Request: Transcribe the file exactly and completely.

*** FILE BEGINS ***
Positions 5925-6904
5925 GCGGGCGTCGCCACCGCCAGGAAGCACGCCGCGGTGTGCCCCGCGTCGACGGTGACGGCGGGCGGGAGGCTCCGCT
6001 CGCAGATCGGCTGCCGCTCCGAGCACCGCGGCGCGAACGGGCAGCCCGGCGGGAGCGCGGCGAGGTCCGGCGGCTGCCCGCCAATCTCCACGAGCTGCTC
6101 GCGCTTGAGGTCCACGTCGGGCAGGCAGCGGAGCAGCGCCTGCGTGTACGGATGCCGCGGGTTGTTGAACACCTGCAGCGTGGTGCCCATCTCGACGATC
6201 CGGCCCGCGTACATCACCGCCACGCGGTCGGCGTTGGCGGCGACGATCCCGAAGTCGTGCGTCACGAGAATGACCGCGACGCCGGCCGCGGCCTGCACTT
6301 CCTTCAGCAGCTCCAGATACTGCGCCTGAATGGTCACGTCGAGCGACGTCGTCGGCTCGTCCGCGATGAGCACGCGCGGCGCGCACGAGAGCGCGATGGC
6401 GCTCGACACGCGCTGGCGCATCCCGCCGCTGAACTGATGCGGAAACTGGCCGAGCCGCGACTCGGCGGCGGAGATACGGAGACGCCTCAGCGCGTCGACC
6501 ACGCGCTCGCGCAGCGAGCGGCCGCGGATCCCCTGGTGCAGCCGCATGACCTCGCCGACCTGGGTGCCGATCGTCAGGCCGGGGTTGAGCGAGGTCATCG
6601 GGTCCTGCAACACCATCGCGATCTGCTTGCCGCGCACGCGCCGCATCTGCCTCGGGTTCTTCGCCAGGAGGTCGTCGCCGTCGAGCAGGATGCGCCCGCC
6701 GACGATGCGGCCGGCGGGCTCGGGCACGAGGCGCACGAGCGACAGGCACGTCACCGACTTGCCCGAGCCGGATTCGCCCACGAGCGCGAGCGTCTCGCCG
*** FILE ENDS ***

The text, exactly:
Positions 5925-6904
5925 GCGGGCGTCGCCACCGCCAGGAAGCACGCCGCGGTGTGCCCCGCGTCGACGGTGACGGCGGGCGGGAGGCTCCGCT
6001 CGCAGATCGGCTGCCGCTCCGAGCACCGCGGCGCGAACGGGCAGCCCGGCGGGAGCGCGGCGAGGTCCGGCGGCTGCCCGCCAATCTCCACGAGCTGCTC
6101 GCGCTTGAGGTCCACGTCGGGCAGGCAGCGGAGCAGCGCCTGCGTGTACGGATGCCGCGGGTTGTTGAACACCTGCAGCGTGGTGCCCATCTCGACGATC
6201 CGGCCCGCGTACATCACCGCCACGCGGTCGGCGTTGGCGGCGACGATCCCGAAGTCGTGCGTCACGAGAATGACCGCGACGCCGGCCGCGGCCTGCACTT
6301 CCTTCAGCAGCTCCAGATACTGCGCCTGAATGGTCACGTCGAGCGACGTCGTCGGCTCGTCCGCGATGAGCACGCGCGGCGCGCACGAGAGCGCGATGGC
6401 GCTCGACACGCGCTGGCGCATCCCGCCGCTGAACTGATGCGGAAACTGGCCGAGCCGCGACTCGGCGGCGGAGATACGGAGACGCCTCAGCGCGTCGACC
6501 ACGCGCTCGCGCAGCGAGCGGCCGCGGATCCCCTGGTGCAGCCGCATGACCTCGCCGACCTGGGTGCCGATCGTCAGGCCGGGGTTGAGCGAGGTCATCG
6601 GGTCCTGCAACACCATCGCGATCTGCTTGCCGCGCACGCGCCGCATCTGCCTCGGGTTCTTCGCCAGGAGGTCGTCGCCGTCGAGCAGGATGCGCCCGCC
6701 GACGATGCGGCCGGCGGGCTCGGGCACGAGGCGCACGAGCGACAGGCACGTCACCGACTTGCCCGAGCCGGATTCGCCCACGAGCGCGAGCGTCTCGCCG